Tehran: Security experts have identified a cyber espionage attack that apparently targeted computers in Iran, according to a report.
According to researchers, the new malware, dubbed as ‘Mahdi’ differs from previously discovered malware believed to be part of a covert US and Israeli effort to monitor and delay Tehran’s nuclear development program.
Researchers at an Israeli security company, Seculert, and Kaspersky Lab of Russia, said the latest spyware has affected about 800 companies and individuals in five countries, including Israel and Afghanistan.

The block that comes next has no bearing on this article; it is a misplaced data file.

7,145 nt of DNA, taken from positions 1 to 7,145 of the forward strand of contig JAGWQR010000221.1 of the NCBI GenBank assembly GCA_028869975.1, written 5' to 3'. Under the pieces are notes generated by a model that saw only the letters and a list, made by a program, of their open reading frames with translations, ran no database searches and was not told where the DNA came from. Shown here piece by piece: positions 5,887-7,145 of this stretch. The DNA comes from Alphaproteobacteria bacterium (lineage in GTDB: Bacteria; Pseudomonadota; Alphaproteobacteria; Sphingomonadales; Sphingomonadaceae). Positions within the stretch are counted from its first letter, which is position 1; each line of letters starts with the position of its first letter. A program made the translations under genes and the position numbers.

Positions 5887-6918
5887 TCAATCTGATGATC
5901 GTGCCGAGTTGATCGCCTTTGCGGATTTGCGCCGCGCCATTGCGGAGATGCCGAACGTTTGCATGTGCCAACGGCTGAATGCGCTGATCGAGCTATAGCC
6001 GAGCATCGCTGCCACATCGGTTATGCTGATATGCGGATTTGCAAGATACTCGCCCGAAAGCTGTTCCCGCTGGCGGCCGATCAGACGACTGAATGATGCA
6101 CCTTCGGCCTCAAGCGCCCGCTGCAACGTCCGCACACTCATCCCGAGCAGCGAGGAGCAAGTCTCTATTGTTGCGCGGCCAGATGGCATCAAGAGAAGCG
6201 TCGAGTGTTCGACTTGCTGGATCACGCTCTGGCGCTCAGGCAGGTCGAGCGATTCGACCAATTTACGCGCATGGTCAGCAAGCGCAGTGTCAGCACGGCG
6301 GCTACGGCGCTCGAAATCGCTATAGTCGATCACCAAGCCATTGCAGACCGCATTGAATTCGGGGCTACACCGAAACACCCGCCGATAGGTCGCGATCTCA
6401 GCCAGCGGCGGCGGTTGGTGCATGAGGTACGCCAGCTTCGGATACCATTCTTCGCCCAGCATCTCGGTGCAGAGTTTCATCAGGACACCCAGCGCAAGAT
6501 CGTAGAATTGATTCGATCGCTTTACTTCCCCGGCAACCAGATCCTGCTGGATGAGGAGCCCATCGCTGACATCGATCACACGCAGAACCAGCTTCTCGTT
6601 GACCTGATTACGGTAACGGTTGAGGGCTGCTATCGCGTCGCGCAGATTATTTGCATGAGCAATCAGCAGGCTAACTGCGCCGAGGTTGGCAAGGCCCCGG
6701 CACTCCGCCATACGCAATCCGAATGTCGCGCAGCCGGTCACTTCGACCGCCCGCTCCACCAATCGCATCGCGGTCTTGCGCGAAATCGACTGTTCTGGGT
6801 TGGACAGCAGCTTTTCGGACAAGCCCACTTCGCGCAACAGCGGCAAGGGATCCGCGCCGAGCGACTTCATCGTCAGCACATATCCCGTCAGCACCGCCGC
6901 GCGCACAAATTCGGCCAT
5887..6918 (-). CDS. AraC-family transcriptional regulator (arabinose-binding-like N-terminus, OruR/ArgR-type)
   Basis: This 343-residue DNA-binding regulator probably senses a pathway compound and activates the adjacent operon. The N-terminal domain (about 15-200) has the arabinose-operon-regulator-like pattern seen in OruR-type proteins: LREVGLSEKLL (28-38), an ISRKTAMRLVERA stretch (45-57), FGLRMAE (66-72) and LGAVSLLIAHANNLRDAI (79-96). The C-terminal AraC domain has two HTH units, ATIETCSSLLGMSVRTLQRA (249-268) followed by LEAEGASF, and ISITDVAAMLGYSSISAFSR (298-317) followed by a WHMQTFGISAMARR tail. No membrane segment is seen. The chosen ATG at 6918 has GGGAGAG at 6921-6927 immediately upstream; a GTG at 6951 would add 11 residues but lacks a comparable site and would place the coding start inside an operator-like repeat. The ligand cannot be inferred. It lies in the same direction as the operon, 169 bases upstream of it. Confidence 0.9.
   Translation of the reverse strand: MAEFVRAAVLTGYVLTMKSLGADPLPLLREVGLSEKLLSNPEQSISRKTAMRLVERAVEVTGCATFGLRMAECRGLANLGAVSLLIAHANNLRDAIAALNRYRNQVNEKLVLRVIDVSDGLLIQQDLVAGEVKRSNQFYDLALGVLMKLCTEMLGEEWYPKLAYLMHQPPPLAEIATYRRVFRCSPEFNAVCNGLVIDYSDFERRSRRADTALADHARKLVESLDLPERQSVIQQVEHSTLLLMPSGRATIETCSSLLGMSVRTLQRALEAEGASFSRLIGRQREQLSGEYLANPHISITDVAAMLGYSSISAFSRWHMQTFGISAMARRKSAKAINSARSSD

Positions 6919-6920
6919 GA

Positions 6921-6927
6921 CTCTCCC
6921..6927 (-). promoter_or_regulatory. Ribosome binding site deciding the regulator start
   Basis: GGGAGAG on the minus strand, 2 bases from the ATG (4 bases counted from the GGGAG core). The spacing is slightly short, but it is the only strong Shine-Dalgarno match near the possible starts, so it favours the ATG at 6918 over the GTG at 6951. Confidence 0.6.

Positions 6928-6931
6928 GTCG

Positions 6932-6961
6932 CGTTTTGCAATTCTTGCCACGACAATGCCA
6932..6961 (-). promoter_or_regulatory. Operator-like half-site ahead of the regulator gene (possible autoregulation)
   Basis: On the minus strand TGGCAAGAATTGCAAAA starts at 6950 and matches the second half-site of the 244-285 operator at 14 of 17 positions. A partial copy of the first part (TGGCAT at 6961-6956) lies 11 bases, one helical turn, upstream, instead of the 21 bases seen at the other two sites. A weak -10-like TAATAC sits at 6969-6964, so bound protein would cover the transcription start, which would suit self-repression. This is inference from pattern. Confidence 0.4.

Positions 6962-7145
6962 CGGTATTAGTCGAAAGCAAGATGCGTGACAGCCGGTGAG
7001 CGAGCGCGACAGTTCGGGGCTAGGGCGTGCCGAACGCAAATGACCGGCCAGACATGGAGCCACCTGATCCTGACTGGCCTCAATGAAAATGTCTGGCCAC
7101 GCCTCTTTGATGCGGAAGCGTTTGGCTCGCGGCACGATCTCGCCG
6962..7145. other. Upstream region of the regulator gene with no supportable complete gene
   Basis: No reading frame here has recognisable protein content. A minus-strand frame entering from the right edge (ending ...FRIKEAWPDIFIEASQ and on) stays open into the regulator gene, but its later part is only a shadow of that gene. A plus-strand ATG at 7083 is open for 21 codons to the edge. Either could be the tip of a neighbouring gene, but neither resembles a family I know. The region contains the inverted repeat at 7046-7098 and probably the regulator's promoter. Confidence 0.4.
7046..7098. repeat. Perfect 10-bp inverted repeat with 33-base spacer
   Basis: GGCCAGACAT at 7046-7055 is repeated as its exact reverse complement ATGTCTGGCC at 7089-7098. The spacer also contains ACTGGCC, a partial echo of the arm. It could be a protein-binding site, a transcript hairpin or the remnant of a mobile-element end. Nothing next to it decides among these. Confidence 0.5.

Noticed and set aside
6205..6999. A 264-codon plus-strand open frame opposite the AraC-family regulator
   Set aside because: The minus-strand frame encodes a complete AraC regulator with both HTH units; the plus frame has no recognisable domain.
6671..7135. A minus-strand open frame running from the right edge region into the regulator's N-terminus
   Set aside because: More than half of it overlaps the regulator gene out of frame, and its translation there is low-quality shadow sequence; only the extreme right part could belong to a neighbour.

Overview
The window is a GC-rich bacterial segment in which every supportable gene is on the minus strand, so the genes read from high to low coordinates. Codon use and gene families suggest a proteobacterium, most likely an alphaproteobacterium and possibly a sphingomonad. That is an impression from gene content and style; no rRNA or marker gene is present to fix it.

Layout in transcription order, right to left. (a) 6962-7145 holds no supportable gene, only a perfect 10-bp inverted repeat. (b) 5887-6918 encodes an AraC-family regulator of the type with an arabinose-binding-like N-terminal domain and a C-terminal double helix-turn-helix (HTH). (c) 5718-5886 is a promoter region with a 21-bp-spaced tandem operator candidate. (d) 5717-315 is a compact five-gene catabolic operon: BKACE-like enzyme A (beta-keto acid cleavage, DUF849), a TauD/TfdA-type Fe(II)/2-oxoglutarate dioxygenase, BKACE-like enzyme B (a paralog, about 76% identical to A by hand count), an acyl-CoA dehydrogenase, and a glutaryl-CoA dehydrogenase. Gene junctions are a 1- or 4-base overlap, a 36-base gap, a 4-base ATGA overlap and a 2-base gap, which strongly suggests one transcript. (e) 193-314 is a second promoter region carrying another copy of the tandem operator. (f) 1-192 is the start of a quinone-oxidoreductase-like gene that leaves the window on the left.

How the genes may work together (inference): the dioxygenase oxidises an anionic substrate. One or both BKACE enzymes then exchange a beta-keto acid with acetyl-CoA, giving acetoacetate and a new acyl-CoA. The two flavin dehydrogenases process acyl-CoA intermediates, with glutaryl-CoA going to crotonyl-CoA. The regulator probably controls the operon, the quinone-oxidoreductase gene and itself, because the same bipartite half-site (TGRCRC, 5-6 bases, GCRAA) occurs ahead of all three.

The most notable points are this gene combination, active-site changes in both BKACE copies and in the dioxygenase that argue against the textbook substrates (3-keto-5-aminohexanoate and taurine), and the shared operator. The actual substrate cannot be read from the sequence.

According to The Los Angeles Times, they refused to identify the targets, but said they included crucial infrastructure companies, engineering students, financial services firms and embassies.
Experts said Mahdi was far less sophisticated than Flame, a recently discovered piece of malware that reportedly was used to spy on Iranian computers and steal their data.
It is also different from Stuxnet, a complex cyber attack, that the New York Times reported was part of a covert US attempt to sabotage Iran’s nuclear program by destroying centrifuges used to enrich uranium, they added.
The researchers said the malware was hidden in a variety of web documents, including a news story on Israeli efforts to spy on Iran.
According to researchers, if users opened the documents, the software secretly tracked their every keystroke.